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Fall in customer engagement may put leisure and hospitality reputations at risk

February 28, 2024

Leisure and hospitality companies may not be doing enough to detect and prevent threats before they happen, according to WTW’s latest Reputation Risk Readiness survey.
Reputational Risk Management
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Our survey asked leisure and hospitality business leaders around the world about their approach to reputation risk.

We found that companies are not engaging with customers and stakeholders as much as they should to understand trends in opinion and address any emerging issues that could risk a reputational backlash.

Key findings: companies are engaging less

  • Only 10% communicate at least monthly on issues that might affect their reputation, compared to 39% in 2021.
  • Fewer business said they knew what their key stakeholders’ issues were (56% compared to 79% two years ago) or what the key hotspots of negative sentiment were (60% vs 79%).
  • While 93% of companies rate social media as their most important marketing activity, only 7% of C-suite members communicate on social media at least monthly – down from 43% in 2021.

Anticipating emerging threats

What is being said about your business day to day can seem like background noise. But it can quickly gain traction and develop into adverse publicity and a potential reputational crisis.

In a time when news and opinions travel fast, any negative experiences can quickly spread, go viral, or in the worst cases, even hit the mainstream news. Companies need to be aware of conversations that might turn into adverse publicity, especially in key reputational risk areas for leisure and hospitality, such as:

  • Harm to people on the premises
  • Allegations of unsafe or unhygienic conditions
  • Discriminatory attacks or abuse on customers
  • Employee abuse relating to equal opportunities, discrimination, working conditions or safety

A reputational backlash can develop over time. For example, a restaurant chain had received complaints of sexual harassment from employees but the firm was unaware of the scale of the issue or the reputational repercussions until an investigation brought it to public attention.

This kind of event and may be preventable if companies engage regularly and deeply with customers and stakeholders to understand what’s happening on the ground and get ahead of trends in opinion.

Preparing for a crisis

Encouragingly, our survey suggests firms are well prepared to deal with a reputational crisis. All respondents (100%) said they had a reserved budget for a damaging reputational event, up from 87% in our 2021 survey, while 92% said they tested their crisis communication plan every year and 96% said their resilience to reputational damage was either good or every good (88% in 2021).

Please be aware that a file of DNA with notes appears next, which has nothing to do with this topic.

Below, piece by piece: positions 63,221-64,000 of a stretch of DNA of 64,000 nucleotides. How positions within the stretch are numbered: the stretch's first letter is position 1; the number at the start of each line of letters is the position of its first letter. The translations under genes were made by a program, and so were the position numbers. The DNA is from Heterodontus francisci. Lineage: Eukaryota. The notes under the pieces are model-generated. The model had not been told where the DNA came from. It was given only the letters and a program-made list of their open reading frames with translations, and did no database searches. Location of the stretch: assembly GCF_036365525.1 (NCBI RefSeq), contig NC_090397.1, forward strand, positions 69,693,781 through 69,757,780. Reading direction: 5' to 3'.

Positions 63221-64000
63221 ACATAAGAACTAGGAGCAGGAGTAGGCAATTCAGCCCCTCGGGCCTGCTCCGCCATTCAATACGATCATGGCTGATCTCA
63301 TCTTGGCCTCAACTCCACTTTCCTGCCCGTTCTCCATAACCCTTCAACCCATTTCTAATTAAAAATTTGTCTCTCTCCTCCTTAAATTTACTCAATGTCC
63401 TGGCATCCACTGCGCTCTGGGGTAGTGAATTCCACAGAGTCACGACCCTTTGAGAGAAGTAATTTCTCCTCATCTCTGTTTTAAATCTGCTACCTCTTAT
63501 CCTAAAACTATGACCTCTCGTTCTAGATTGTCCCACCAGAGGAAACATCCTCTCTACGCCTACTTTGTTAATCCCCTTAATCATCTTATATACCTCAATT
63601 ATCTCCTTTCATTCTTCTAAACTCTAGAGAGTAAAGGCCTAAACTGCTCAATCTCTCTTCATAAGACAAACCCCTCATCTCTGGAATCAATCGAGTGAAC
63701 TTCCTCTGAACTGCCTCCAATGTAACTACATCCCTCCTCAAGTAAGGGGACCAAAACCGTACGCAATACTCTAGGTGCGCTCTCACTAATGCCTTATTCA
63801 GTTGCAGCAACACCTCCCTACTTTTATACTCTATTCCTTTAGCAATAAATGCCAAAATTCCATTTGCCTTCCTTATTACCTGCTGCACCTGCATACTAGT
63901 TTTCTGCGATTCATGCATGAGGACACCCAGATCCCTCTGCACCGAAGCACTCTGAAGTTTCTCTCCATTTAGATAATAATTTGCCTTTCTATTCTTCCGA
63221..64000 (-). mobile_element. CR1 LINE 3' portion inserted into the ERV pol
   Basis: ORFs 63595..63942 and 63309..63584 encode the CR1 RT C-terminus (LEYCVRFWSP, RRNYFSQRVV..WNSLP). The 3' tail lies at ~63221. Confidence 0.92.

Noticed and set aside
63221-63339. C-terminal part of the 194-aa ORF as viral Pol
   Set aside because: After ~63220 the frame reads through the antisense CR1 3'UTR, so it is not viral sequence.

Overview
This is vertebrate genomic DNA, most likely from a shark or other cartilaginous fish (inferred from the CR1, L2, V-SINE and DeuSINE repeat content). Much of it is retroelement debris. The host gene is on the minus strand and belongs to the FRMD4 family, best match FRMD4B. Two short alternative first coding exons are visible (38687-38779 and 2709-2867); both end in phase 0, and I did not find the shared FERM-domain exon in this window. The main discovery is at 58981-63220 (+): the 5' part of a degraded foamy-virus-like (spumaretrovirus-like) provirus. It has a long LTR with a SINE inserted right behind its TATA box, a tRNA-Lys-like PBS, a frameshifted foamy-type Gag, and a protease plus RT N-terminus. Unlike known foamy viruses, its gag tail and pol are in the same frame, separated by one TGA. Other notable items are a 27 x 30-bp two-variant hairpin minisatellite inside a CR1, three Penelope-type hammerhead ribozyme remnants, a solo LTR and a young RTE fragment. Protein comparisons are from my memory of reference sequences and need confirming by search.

But crisis management only deals with one end of the reputational cycle, when a sudden and damaging event has occurred. It doesn’t address the other end of the reputational cycle – prevention and mitigation of emerging risks before they escalate.

More work is needed to mitigate risks

The survey shows mixed results when it comes to reputation risk readiness. The level of preparation and financial provision for a crisis event appear to have improved since our last survey.

But the focus on crisis management may be detracting from a deeper understanding of where risks can come from, how to identify them early and prevent them from escalating before they turn into a crisis.

Recommendations: how to get ahead of emerging reputation risks

Recommendations: how to get ahead of emerging reputation risks

Engage with customers and stakeholders

By engaging regularly on social media and other channels, you’ll not only get a clearer view understanding of sentiment, you can also build credibility with customers and stakeholders, so you get a fairer hearing if things go wrong.

Build reputation into your business planning

Include reputation on your risk register and carry out regular reputational risk assessments. Make it a senior management responsibility, as part of your ESG agenda and horizon scanning.

Know what people are saying about you

WTW has partnered with Polecat to develop a risk monitoring tool powered by artificial intelligence (AI) that allows you to track live sentiment and get ahead of any brewing story before it hits the headlines.

Measure and prioritise your potential risks

Identify the potential impacts of a reputational event, map any gaps in your mitigation measures, and prioritize the issues of greatest concern. We’ve developed a Reputational Risk Quantification Model that can help.

Learn from your peers and competitors

It’s a good idea to benchmark your business’s resilience to reputational risks. Our Reputational Risk Benchmarking Portal can help you compare your business against the strategies used in 500+ companies worldwide.

Talk to us about your reputation risks

WTW can help you track live sentiment, quantify your risks and compare your preparedness against your peers. We also offer a complete reputation risk management solution, including crisis communication, brand rehabilitation and insurance to protect profits and maintain cash flows during and after an event.

To find out more about our reputational risk solutions, get in touch.

For more information, please contact

Head of Reputational Risk Management
Direct and Facultative

Industry Leader – Retail, Leisure & Hospitality for GB Risk & Broking, WTW

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